Taking on the Role of a “Supporting” Producer

Featuring Isao Takahata

Interviewer: Your first venture as a producer was in the movie “Nausicaä of the Valley of the Wind,” am I correct, Mr. Takahata?

Takahata: Yes, you are correct. Up until that point, I had always been in the director’s seat. So, when asked if I was open to testing the waters of a producer’s role, it did take me by surprise. But as Mr. Miyazaki’s friend, I was eager to aid in crafting a film that mirrored his vision, so I accepted the role.

Interviewer: The role of a producer probably has various challenges that are not well-known to the public.

Takahata: To be honest, it wasn’t as challenging as you might think (laughs). It might come across as odd, but the dedicated efforts of the entire team made the film a success, thus making my job fairly easy. The role of a producer can take on various shapes and forms. Some producers spend years developing a project, raising funds themselves, and even selecting the director and cast. Meanwhile, other producers simply provide the funding and leave the rest up to others. In my case, I was given the production budget from Tokuma Shoten and Hakuhodo, and I handled the execution on set. So, I guess you could say I was a ‘supporting’ producer.

Interviewer: Surely being a supporting producer must have its own set of challenges?

Takahata: Not really. For this, I would like to extend my sincerest gratitude to all who were involved in the film. First and foremost, Mr. Miyazaki allowed me to produce this film and supported me throughout the process. It’s rare to find such respect in the film industry. This was made possible by Tokuma Shoten and the people at Hakuhodo who not only understood Mr. Miyazaki as the original author, screenwriter, and director, but also showed passion for ‘Nausicaä.’ They valued authors in the modern-day Japan despite being the publisher. Both Tokuma Shoten and Hakuhodo had a hands-off approach when it came to the funds, which made my job easier.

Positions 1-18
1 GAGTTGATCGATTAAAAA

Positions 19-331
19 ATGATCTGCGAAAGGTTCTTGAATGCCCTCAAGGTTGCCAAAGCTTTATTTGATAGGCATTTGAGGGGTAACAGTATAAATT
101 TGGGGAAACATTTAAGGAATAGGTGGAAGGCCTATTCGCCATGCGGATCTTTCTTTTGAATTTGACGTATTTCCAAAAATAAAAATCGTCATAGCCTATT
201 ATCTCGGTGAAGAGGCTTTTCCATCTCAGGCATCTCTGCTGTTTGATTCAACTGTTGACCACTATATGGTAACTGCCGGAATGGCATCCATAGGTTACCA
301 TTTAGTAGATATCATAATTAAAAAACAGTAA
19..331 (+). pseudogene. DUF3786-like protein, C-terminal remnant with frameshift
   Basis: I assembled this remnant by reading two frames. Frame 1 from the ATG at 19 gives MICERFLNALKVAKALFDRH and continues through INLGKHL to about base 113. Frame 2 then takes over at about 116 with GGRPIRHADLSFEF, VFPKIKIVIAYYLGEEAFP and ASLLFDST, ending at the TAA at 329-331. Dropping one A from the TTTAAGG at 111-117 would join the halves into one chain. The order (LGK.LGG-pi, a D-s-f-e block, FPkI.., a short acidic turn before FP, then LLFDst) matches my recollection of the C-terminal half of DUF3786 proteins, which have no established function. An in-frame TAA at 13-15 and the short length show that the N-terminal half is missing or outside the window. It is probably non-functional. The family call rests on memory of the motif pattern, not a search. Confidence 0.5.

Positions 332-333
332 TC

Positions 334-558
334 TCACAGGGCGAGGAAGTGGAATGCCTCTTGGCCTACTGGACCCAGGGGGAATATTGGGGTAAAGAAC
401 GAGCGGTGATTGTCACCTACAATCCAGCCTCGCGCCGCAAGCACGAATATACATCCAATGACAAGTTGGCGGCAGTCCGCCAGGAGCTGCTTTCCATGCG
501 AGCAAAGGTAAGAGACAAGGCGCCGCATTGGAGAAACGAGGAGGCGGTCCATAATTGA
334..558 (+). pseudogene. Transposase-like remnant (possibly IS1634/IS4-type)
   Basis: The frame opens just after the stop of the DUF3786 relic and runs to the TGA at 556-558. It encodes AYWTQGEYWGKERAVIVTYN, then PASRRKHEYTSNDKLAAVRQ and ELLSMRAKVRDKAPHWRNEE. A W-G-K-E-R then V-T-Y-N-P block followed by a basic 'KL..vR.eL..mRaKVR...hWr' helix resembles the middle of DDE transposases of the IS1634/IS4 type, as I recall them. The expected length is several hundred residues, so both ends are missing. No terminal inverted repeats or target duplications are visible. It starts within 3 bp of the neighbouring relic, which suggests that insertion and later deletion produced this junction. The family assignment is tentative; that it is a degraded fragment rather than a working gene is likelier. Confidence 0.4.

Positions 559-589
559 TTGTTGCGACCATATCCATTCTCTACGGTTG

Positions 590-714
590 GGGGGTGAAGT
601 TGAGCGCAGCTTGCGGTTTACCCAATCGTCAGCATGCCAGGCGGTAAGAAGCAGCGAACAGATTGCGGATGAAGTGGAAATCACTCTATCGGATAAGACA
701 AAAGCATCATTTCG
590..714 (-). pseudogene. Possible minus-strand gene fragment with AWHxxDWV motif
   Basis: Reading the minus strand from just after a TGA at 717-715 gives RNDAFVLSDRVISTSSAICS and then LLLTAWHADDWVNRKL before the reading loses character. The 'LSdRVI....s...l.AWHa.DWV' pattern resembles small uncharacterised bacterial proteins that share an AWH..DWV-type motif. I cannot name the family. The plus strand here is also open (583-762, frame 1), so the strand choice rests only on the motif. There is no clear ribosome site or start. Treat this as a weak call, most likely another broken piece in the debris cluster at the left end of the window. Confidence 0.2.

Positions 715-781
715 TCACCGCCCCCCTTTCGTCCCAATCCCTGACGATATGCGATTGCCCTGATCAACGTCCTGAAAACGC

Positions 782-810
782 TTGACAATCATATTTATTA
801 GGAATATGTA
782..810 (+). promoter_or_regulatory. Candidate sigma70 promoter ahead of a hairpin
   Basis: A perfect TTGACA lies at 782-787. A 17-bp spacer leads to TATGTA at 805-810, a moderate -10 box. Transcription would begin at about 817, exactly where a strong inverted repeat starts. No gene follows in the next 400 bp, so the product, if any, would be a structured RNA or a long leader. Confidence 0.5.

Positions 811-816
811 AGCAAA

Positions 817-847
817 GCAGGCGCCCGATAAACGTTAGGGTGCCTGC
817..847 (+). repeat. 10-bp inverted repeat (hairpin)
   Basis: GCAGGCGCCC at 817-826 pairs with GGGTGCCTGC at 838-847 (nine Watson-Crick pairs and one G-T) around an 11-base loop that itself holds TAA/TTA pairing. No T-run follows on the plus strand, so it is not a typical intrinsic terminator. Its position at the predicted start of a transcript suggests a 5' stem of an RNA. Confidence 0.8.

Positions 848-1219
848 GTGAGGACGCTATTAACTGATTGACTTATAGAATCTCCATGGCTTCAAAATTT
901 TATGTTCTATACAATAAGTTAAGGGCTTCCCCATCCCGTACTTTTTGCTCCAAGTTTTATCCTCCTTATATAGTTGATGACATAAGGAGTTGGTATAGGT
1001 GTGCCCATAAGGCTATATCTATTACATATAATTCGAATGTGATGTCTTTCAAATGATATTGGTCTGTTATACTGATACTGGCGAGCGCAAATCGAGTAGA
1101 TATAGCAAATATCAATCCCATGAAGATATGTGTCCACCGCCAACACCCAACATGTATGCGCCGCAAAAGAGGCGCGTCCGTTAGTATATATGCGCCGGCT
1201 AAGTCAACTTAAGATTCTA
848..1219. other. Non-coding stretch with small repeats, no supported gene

Moving on, when we began this project, we didn’t have a firm production base. That’s where Topcraft came in. Topcraft, already reputable in the U.S., showed flexibility in their work as compared to the current Japanese animation production schedule. They willingly modified their established system, even sacrificing their holidays to ensure the success of ‘Nausicaä.’ Without this base, we couldn’t have made ‘Nausicaä.’ Mr. Miyazaki was no exception. He had to adjust his methods, otherwise, the film wouldn’t have been made. Although it’s hard for the staff to change their established system, Topcraft and its staff persevered, despite the immense psychological burden. I cannot thank Topcraft and its president, Toru Hara enough.

The same applies to the external staff who worked with Mr. Miyazaki for the first time, like animation director Kazuhide Tomonaga, art director Mitsuki Nakamura, and key animators Itsuko Kawasaki, and Takashi Nakamura. They embraced the ‘Miyazaki style’ before injecting their individuality into the work. Their commitment was truly commendable.

As for Mr. Miyazaki himself, he was a man fueled by passion. There was never a concern about late arrivals or work delays due to directorial decisions. His works’ depth and intrigue always meet the producer’s expectations. From the production company’s standpoint, however, there were scheduling and management challenges, but everything was handled well within the short timeframe. As a producer, I am deeply grateful to all involved.